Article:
Henderson's Chapel and Holy Trinity
In 1713, Col. Ridgley's widow, Mary (née Duvall, née Stanton, and who would later become Henderson's wife) built a chapel on her own land near her residence. On December 17, 1717, Reverend Jacob Henderson was appointed as rector of Queen Anne Parish. About that time he acquired numerous parcels of property through his marriage to the twice widowed, Mary Ridgely. In 1737, Henderson gave 4 acres (16,000 m2) of land for the use of Queen Anne's Parish called "the Glebe whereon there is a Chapple now standing." That chapel had been built for the convenience of northern part of the parish and was known as Henderson's Chapel or Forest Chapel. Almost 100 years later, in 1836 Henderson's Chapel became an independent congregation, Holy Trinity Episcopal Church.
Henderson died on August 27, 1751 after 34 years of service at St. Barnabas.
Affluence and a new Brick Church
Because of its location in one of the richest tobacco-producing regions in Colonial Maryland, its rectorship was one of the most highly prized assignments in the Anglican Church in the province. In 1771, Jonathan Boucher came to St. Barnabas, having served as Rector of St. Anne's in Annapolis since 1768.
By 1772 the congregation had outgrown the original St. Barnabas church building and commissioned Christopher Lowndes "to make, erect, build, and set up a new Brick Church near the place where the Old Brick Church in said parish now stands, to contain sixty feet in length and forty-six feet in width."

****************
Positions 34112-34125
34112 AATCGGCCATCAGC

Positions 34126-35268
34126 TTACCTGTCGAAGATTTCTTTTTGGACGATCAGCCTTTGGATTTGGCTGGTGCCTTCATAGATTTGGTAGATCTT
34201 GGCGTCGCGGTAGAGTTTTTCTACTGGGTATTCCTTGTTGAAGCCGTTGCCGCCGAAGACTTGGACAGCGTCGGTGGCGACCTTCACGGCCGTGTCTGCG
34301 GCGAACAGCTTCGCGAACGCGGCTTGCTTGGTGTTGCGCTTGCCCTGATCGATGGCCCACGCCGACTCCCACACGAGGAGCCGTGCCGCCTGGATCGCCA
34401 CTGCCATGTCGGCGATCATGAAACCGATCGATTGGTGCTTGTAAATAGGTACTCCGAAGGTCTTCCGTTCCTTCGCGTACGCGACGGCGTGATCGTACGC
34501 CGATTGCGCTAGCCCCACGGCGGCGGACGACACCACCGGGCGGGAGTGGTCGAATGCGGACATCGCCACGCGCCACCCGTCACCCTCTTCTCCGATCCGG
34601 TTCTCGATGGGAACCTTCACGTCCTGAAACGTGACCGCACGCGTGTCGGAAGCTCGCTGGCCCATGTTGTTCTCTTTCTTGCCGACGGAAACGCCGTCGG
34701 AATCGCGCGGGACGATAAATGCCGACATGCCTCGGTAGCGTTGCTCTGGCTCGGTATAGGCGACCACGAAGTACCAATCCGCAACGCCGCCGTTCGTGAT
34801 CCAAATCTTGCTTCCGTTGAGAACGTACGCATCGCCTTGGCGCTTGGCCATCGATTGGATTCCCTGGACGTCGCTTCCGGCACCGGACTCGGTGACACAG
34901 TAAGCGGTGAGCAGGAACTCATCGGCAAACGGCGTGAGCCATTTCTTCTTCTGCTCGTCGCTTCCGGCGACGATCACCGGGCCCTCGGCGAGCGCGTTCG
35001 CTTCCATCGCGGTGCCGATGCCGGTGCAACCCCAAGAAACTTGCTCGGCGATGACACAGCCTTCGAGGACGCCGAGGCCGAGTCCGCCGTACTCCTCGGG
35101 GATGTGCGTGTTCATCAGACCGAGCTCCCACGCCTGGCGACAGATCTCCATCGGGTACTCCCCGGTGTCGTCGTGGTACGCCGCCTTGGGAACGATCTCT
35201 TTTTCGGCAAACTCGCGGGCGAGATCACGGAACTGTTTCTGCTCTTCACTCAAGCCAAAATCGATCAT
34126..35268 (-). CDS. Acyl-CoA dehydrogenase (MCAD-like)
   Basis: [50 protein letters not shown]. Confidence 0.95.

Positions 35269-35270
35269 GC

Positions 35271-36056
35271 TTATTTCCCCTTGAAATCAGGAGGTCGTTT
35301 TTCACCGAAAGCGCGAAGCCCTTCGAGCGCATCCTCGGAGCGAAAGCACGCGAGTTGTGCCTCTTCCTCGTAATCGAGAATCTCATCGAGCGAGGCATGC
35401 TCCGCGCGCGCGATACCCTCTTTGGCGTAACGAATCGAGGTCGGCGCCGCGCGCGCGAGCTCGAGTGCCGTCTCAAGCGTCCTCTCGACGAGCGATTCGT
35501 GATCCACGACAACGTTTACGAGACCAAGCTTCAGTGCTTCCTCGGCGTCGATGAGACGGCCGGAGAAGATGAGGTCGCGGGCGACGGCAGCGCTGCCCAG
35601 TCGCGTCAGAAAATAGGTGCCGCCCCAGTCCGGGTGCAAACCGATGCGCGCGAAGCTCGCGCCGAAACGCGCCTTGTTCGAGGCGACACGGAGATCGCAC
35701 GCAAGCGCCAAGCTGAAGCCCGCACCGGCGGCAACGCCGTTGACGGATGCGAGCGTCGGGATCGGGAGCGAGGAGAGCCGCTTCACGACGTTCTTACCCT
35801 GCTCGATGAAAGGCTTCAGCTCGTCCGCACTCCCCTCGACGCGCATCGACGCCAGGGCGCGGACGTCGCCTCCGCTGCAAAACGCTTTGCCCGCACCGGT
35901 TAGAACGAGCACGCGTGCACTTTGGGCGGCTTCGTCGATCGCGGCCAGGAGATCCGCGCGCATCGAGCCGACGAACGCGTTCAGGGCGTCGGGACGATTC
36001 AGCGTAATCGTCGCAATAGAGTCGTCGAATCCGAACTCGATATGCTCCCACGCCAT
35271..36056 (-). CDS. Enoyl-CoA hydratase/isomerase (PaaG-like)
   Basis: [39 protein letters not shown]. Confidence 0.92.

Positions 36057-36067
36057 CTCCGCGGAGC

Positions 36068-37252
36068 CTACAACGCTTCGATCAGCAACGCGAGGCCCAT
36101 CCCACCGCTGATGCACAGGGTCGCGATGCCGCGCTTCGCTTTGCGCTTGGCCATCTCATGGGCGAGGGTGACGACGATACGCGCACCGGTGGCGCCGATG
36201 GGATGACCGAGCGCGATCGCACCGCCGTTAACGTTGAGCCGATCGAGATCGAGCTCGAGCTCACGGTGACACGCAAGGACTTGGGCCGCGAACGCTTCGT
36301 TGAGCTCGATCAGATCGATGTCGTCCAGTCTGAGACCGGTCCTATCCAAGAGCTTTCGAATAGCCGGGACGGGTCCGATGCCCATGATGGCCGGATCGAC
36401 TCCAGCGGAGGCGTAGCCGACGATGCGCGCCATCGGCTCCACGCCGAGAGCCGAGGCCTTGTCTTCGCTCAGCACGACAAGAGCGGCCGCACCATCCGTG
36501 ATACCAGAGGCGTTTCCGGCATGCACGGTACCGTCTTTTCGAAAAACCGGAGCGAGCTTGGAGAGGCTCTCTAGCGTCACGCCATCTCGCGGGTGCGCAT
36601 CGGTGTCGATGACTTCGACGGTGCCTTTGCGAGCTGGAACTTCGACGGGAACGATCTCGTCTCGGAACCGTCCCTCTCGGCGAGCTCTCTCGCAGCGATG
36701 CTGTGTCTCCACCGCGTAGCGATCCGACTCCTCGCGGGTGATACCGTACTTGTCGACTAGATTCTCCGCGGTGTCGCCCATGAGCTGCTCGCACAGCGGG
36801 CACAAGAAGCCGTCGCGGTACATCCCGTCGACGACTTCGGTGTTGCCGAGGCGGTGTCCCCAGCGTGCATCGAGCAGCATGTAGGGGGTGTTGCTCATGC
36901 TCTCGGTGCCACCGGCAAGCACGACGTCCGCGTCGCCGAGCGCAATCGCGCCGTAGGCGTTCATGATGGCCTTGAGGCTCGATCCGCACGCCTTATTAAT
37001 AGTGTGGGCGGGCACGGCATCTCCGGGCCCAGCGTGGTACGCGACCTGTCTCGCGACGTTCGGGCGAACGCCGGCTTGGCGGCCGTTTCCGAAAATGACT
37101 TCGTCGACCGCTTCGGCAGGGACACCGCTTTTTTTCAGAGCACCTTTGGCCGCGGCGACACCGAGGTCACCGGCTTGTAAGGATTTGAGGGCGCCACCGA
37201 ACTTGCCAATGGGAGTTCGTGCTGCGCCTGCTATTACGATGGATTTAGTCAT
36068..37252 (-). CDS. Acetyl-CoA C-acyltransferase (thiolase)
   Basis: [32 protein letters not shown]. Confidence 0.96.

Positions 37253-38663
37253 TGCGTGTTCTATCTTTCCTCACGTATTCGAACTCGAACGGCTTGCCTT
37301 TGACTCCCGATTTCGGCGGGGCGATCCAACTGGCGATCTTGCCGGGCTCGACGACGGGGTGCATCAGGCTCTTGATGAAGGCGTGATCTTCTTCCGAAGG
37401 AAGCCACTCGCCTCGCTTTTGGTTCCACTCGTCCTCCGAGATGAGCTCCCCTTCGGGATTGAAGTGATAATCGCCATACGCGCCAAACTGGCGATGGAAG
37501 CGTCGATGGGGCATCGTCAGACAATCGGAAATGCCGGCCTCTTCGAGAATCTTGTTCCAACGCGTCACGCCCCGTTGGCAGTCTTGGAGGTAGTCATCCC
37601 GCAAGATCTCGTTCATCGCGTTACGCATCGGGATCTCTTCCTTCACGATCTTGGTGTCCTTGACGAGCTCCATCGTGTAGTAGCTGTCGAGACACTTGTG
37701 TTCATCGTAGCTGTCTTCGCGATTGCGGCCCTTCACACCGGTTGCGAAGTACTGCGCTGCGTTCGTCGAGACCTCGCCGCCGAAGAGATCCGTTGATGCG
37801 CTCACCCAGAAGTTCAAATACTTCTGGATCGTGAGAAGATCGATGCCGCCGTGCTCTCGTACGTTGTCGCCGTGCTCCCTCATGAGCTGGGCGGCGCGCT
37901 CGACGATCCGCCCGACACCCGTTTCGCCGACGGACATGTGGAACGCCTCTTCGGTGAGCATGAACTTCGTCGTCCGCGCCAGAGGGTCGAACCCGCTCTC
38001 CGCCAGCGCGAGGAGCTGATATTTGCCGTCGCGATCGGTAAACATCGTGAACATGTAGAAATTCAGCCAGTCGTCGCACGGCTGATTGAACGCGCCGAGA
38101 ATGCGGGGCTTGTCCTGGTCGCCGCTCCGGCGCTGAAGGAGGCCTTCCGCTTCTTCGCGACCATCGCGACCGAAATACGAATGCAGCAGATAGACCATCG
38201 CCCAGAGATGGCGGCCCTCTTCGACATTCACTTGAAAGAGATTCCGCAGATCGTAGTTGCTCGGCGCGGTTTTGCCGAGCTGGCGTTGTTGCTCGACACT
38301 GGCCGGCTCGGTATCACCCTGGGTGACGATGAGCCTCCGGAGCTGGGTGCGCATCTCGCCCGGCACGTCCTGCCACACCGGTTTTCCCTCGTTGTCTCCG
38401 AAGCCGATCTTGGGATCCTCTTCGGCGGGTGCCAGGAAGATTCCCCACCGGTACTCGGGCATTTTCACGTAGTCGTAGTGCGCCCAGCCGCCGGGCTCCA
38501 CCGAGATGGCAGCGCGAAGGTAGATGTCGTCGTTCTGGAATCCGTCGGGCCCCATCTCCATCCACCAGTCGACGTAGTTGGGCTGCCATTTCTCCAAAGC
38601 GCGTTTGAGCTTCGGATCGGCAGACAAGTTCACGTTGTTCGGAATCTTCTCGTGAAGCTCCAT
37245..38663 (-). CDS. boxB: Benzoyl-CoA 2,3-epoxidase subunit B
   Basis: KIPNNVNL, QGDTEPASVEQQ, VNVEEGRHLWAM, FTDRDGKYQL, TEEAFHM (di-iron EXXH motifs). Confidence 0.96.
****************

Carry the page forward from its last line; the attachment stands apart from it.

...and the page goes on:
As recorded in the Prince George's County Historic Site Summary:
'St. Barnabas' Church at Leeland, Maryland is a two-story Georgian Colonial brick church building three bays by four bays, built of brick laid in Flemish bond; It has a molded water table. There are entrances in the first and third bays of the principal three-bay west facade, through double doors. The jambs and soffits of the doors are panelled. Windows on the first story are 6/9 double hung sash, while those on the second story are narrower four over six lights. The roof is hip-on-hip, covered with wood shingle. The narrow wood cornice is punctuated with dentil modillions and defined by bed and crown moldings. Inscribed in one of the stretchers which frame the central first story window on the east facade is "AD July 3, 1774."
Boucher was an ardent Tory and opposed the revolution from the pulpit. For months, he preached with a pair of loaded pistols beside him. In a fiery farewell sermon at St. Barnabas in 1775, he declared to a hostile crowd of 200, that "no power on earth should prevent him from praying and shouting God Save the King." At the conclusion of the sermon, he seized the leader of the crowd, Osborn Sprigg of Northampton, Maryland, (uncle and adopted father of future Governor Samuel Sprigg) and with pistol in hand, they walked together to Boucher's horse. Both men were allowed to leave without harm. Boucher then fled to England.
In 1971, this "new Brick Church," was in need of repair and was carefully and authentically restored to its original colonial form as built by Lowndes including clear windows along with the addition of a new chapel under the direction of architect, Walter Macomber. The restored church was dedicated in October 1974.